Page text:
• Talk to your GP before embarking on an online program. They can suggest options including face-to-face programs, or may refer you to an Accredited Practising Dietician who can provide specific advice for your individual needs and lifestyle
  • Investigate websites that track your diet and exercise regime for free. Popular sites include:
Google Hangout with CHOICE at October 10, 2:00 PM –watch the discussion between CHOICE journalist Kate Browne and Dr Kellie Bilinski, Accredited Pracitising Dietician. We'll be discussing the pros and cons of web-based weight loss programs, such as #WeightWatchers Online, #SureSlim , #AshyBinesBikiniBodyChallenge and #MichelleBridges #12BT with Dr Kellie Bilinksi, an Accredited Practising Dietician and media spokeperson for the Dieticians Association of Australia. This Google Hangout can be viewed afterwards at the same url.
If you've got any questions you want answered, please post them here on the event page, or use #askCHOICE.
Media contact – Kate Browne, 0422 515 566 
Ashy Bines Bikini Body Challenge
$538.40 for 12 weeks on the kick start plan
  • Diet limits processed foods yet relies heavily on supplements.
  • The ‘diet plan’ is simply a PDF of “Clean eating” guidelines.
  • Not in accordance with Australian Dietary guidelines.
  • Doesn’t take into account users’ personal goals, current weight or kilojoule requirement.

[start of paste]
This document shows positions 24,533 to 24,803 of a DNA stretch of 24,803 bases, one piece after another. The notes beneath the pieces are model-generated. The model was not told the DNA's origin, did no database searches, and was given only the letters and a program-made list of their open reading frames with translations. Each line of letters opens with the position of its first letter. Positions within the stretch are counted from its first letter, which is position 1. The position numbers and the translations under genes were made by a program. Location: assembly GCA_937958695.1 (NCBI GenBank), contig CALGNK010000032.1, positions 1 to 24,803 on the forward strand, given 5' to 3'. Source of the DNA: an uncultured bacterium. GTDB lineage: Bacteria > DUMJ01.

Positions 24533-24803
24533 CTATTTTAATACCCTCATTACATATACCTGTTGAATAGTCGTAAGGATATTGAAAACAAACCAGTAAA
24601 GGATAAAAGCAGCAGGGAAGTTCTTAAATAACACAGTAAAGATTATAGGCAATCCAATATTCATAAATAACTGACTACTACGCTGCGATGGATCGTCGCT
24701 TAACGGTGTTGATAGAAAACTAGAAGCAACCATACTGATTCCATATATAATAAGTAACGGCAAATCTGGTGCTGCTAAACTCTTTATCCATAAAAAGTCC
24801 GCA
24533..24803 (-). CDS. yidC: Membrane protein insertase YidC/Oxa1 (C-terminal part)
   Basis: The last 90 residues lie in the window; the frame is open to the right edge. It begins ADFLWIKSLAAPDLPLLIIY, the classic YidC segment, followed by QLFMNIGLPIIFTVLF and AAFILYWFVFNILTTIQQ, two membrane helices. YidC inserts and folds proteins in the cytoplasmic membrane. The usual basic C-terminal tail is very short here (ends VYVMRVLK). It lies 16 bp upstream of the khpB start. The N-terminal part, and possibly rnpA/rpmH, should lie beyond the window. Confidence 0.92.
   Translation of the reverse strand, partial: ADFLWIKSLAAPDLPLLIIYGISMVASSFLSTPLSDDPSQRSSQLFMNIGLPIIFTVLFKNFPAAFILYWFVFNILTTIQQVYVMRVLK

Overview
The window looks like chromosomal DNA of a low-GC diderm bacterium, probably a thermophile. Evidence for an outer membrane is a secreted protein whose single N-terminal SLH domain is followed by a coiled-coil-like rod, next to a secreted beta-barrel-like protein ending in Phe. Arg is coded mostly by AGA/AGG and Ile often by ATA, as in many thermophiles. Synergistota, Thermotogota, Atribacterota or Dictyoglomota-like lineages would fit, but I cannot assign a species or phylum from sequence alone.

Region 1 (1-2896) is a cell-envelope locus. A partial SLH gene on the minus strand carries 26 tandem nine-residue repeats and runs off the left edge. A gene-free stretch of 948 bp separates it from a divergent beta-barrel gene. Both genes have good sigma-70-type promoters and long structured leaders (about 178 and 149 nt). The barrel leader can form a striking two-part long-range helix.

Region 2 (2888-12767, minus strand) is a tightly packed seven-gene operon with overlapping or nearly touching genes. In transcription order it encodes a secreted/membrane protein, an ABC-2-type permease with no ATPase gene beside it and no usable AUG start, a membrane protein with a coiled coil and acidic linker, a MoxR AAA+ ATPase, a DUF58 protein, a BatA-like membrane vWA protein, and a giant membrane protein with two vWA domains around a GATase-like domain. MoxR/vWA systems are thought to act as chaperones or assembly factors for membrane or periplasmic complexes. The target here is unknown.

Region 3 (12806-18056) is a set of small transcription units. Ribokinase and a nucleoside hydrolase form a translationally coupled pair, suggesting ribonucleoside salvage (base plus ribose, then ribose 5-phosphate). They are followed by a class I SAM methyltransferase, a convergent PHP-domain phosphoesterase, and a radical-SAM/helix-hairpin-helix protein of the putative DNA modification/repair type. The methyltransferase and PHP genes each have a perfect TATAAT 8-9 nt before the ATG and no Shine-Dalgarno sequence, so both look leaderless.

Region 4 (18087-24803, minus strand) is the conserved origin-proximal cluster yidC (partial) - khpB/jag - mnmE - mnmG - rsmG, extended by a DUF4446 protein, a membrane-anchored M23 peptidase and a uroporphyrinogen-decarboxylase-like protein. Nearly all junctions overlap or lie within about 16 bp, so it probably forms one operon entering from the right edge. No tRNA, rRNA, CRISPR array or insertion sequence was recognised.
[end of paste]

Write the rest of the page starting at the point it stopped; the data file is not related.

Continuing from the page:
• The Nutritionist listed in the eating guidelines isn’t a registered dietician but has a “diploma” in nutrition.
  • Poor support for customers, no phone contact and email queries went unanswered for more than 24 hrs.
Michelle Bridges 12-Week Body Transformation
$199 for 12-week plan
  • The best program under review.
  • Accommodates most lifestyles with detailed eating plans, shopping lists and an exercise regime that has options for home, gym or outdoors.
  • Prescriptive eating with low calorie intake.
  • Big emphasis on exercise which may be unrealistic for some. 
  • Great community support. 
$497 for six weeks
  • Diet plan is restrictive and goes against principles of a healthy balanced diet. 
  • Overcomplicated diet making it less likely people will be able to follow long-term
  • Lack of exercise guidance.
  • In two words – crash diet
Weight Watchers
$31.65 per month plus $41 registration fee (currently offered for free)
  • Points system excellent for flexibility (that said, you could use a points app for a lot less).
  • Good community support.
  • Physical component is lacking.
  • Program developed under supervision and advice of medical and nutritional experts.
The Biggest Loser Club
$39.95 per month for three months
  • Prescriptive eating plan which would be a challenge for some lifestyles.
  • Good support with weekly emails and weigh–in.
  • Recommended ‘dose’ of exercise for our shadow shopper was low.
  • Option to lose ‘six kilos in six weeks or your money back’ could result in a loss of fluid and muscle and is not recommended.